17. Avatar photo Addie Pray says:

        I’ll be your surrogate step-mom. It’s official, I have a step-daughter – it’s Tech.

        Tech, I’m gonna need you to come over tonight to help me clean my condo before the guests arrive for Thanksgiving. (I am already so good at this job!)

      18. lets_be_honest says:

        tech, make sure you load her dishwasher properly or she might make you redo it.

      19. Avatar photo Addie Pray says:

        da bitch has gotta learn somehow! mwahahaha.

        how quickly the nice step mom turns into evil step mom. i’ve been watching too many Disney movies.

      20. lemongrass says:

        AP, you are just like this girl I used to work with. She’s now a nanny and our babysitter.

      21. You are right. I, personally, would not date someone with kids (at least not very young kids). But, I know myself very well and I know how I feel on this issue. Maybe this guy didn’t. Maybe he’s never dated anyone with kids before. (Unlikely at his age but a possiblility.) Maybe he thought he could handle it and he’s finding now that he can’t. It amazes me how many people don’t really stop and think and ask themselves how they really feel about things. (And honestly listen to the answer.) Who knows? I may end up married to some guy with 10 kids. (Yeesh.) But I can be completely sympathetic to how he feels. One of the reasons I wouldn’t date someone with kids is I don’t like to share. I need to be the priority for him and if he had kids, I would not be. Or maybe he feels that the dad is a reminder that his girlfriend was significantly involved with someone else prior to him. (A weird attitude but some guys have it.) If it’s the latter, I can’t help him, but if it’s the former, I can sympathize.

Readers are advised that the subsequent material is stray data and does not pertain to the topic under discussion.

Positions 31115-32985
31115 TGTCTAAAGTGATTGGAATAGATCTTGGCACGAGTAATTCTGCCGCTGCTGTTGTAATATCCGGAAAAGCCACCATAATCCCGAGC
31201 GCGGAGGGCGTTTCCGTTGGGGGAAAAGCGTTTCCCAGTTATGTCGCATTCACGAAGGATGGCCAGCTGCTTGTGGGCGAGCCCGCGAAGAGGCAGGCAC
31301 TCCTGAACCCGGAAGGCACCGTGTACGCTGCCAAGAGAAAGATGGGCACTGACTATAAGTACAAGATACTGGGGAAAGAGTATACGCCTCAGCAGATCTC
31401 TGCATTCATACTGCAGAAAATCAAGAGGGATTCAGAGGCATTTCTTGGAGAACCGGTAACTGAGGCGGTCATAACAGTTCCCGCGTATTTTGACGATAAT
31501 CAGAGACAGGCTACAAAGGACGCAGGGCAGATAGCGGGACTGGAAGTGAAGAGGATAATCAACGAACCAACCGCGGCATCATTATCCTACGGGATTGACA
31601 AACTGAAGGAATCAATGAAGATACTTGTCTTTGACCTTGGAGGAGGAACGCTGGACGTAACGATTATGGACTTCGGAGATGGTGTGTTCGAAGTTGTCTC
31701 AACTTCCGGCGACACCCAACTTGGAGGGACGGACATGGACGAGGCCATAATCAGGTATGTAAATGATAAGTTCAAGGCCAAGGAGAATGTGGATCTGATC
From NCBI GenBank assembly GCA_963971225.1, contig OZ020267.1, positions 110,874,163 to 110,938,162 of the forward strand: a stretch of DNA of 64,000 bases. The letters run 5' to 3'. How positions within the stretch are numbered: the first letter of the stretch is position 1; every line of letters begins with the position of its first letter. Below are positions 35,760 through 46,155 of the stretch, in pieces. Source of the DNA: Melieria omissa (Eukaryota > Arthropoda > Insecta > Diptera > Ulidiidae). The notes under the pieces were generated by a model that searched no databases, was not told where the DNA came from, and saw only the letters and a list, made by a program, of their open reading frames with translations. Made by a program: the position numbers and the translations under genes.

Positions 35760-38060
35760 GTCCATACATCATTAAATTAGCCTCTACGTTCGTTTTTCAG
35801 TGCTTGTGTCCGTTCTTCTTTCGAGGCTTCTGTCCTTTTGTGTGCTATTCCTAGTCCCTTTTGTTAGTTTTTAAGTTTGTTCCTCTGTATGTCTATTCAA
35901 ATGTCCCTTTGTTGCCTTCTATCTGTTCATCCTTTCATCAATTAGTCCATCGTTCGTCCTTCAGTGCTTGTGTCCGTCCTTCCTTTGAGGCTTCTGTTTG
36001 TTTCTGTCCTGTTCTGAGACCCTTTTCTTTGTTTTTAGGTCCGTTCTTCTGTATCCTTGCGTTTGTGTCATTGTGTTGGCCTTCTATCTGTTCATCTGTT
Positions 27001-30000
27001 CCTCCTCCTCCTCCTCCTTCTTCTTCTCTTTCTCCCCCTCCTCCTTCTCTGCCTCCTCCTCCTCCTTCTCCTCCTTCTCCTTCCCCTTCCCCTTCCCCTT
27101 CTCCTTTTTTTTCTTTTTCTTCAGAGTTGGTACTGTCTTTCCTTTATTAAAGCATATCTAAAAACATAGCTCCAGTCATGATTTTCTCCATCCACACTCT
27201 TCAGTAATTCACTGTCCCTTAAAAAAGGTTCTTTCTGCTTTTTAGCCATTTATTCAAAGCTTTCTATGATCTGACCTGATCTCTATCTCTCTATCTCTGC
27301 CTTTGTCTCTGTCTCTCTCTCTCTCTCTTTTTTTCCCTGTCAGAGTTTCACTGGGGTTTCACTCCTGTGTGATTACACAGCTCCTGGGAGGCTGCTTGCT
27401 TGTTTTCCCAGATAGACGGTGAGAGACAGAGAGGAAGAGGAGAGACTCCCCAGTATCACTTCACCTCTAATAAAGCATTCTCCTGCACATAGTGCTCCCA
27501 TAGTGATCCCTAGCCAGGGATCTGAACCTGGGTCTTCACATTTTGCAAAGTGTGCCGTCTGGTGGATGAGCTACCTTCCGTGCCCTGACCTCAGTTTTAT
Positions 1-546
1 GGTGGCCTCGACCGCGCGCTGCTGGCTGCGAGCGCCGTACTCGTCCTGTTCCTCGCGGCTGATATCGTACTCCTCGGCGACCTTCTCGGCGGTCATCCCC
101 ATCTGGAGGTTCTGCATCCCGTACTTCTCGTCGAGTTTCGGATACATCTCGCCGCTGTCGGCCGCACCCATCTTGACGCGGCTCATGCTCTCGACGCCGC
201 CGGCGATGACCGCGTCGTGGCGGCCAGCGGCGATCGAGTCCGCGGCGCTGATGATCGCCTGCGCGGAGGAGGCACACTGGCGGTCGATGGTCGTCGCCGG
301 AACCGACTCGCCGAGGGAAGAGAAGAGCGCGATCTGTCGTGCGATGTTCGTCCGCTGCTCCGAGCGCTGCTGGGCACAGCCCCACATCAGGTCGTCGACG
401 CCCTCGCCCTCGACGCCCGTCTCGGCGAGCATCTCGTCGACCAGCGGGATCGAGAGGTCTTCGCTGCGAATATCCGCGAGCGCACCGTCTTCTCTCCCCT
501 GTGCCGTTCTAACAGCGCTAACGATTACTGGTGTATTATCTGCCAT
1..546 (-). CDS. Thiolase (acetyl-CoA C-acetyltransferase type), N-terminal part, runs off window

22. Not to mention that now that he seems to understand that he doesn’t like it, he’s still doing it.

  8. I can tell the boyfriend is uncomfortable playing the role of step dad, however the LW and her kids are a package deal and that’s not going to change. If she’s looking for something long term, I honestly think she should cut her losses and MOA.

  9. Sunshine Brite says:

    Seems like it’s not as much NOT wanting a role, but wanting to supersede the father and essentially make him disappear. It’s not as much her role with the kids she needs to protect (which she needs to do) but the father’s role as well. These kids have a dad, the boyfriend should be able to have his say but parents have the final veto power.

  10. painted_lady says:

    I would be interested to hear what role the boyfriend *would* be comfortable playing. It’ll say a lot about how to deal with this. If the role of stepparent (or potentially so) is just too ambiguous, then defining it a little better would help. If he can’t see himself as a stepparent ever, or he can’t see himself with kids who have a non-household member who holds priority over him, then, um, it’s time to go, y’all. “How would you fix this if you could?” is a really straightforward question.

  11. I’m confused about the BF and what kind of role he wants in your kids’ lives. I can’t tell if he’s saying he doesn’t want any role, or if he wants to be the #1 father figure in their lives. You need to ask him exactly what sort of role he wants in your kids’ lives, and then take it from there.

  12. LW, I would be interested if there was an event that started this conversation. Did your bf say “no candy” then the dad said “candy is fine” and make your bf realize that he has no authority? Being a step parent has some parts that really suck because you have tons or responsibility but no real control or say. I disagree with a lot of the people here saying “he knows that this is a package deal.” Frankly, many people know that intellectually but don’t really know until they are in this. This is why you date people. Everyone has baggage and you see if you can fit within all of this. I think he is saying that right now, he isn’t ready to jump in and be a step parent. But seriously, LW, you just got out of a marriage so why jump into another. If you like this guy, just take your time and see where it goes.